Herve pointed out that these installers have quickly moved through the ranks at Ipsun as they’ve gone through our internal training program. Each shared a story of finding opportunities to grow as a project manager, roof lead, or electrician.
“I started a year ago with no experience,” said Gerardo Amador, who was taking part in the conversation from his rooftop perch. “I used to work for a construction company and was laid off because of Covid. I saw Ipsun was hiring and applied. I’ve learned so much. It’s a lot to take in at first, but eventually you get the hang of it and now it’s a piece of cake. Now I’m a roof lead— it’s great to have more responsibility and I love what I do.”
Herve mentioned that the tax credits not only help our customers, but they also help keep businesses like ours moving ahead, hiring, and providing that in-house training —and predictability helps with both the business planning as well as keeping our customers from feeling rushed in their decision making. All of which helps fight climate change on a daily basis.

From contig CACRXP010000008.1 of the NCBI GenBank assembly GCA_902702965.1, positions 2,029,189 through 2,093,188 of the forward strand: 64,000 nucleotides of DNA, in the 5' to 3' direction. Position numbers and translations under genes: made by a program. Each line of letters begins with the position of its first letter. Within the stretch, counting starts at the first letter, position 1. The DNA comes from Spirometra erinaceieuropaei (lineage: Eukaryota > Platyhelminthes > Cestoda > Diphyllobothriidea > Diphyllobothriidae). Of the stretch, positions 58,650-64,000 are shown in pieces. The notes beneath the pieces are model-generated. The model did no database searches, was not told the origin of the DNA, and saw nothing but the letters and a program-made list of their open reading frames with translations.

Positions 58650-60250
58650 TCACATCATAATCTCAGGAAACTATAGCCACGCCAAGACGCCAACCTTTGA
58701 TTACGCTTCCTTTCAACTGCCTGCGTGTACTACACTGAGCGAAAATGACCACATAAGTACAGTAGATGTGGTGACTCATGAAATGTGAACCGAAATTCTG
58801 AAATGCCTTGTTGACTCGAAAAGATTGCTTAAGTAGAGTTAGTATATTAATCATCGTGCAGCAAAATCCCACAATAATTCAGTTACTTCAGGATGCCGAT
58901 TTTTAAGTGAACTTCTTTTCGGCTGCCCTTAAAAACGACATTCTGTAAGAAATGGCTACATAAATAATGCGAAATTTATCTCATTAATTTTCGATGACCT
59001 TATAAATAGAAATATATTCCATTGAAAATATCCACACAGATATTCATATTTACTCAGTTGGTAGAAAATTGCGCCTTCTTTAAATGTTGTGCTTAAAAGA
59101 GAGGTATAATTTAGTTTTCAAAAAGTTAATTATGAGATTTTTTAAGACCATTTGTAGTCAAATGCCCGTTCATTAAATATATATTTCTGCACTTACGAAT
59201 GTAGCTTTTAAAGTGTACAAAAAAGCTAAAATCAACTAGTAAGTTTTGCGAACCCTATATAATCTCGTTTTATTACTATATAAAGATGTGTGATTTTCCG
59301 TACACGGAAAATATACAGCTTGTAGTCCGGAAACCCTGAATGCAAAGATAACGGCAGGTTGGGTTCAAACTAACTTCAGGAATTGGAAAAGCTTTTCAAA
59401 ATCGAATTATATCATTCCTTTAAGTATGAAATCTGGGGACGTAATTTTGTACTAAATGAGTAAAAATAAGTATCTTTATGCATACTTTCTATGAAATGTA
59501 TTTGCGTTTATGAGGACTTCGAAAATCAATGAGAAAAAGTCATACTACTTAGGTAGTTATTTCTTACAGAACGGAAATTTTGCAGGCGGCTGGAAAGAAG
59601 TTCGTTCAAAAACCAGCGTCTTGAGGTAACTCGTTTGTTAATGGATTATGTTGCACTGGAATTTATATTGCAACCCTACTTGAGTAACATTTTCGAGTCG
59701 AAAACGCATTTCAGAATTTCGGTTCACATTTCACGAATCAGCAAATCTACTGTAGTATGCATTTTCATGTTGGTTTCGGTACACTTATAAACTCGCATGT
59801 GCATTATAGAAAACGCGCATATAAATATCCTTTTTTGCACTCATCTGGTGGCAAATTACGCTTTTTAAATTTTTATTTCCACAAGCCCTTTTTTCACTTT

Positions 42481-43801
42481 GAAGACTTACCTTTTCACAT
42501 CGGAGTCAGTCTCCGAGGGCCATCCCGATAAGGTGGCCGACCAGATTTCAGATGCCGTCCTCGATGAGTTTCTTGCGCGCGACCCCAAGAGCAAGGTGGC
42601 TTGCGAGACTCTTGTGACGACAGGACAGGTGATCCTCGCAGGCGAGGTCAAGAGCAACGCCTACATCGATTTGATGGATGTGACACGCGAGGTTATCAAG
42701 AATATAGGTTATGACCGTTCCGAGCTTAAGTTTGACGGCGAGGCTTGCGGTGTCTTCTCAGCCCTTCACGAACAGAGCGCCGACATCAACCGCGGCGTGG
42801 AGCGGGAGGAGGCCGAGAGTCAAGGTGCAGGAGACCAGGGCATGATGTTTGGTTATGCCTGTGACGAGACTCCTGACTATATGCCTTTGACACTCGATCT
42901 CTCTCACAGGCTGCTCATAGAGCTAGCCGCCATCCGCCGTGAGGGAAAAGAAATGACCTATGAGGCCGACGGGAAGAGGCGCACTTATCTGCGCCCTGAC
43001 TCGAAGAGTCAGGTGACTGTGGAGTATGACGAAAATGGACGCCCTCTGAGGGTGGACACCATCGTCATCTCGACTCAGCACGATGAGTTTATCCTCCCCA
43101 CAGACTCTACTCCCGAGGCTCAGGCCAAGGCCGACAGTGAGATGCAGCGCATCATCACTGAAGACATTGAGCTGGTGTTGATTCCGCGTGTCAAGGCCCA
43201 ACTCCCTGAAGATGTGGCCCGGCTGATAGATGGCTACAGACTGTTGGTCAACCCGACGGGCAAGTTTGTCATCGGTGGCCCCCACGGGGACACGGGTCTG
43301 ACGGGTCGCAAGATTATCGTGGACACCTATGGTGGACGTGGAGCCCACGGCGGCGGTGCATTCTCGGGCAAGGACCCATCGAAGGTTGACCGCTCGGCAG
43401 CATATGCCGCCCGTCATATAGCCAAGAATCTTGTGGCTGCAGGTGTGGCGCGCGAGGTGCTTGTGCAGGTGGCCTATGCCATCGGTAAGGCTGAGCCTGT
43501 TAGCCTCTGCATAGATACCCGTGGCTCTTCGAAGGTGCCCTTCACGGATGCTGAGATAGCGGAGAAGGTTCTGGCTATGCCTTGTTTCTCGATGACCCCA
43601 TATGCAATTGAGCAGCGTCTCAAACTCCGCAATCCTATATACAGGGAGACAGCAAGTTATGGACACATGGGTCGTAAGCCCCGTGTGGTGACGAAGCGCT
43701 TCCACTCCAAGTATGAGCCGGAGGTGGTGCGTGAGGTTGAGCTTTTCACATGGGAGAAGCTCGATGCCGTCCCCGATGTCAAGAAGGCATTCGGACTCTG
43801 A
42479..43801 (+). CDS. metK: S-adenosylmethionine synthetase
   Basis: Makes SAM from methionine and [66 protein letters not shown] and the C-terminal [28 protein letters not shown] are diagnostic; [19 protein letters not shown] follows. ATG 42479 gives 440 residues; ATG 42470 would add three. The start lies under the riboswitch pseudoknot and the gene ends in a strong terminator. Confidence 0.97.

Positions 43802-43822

“We have that 26% tax credit for another year which is great, but it would help so much to extend it for a longer time, and adding that direct pay option for individuals would have a huge impact,” Herve said. “Direct pay for corporations is nice, but it’s the individual homeowners who don’t have access to other methods of finance like lines of credit. If individual homeowners could have that option to get an immediate refund on the tax credit it would make a huge difference.”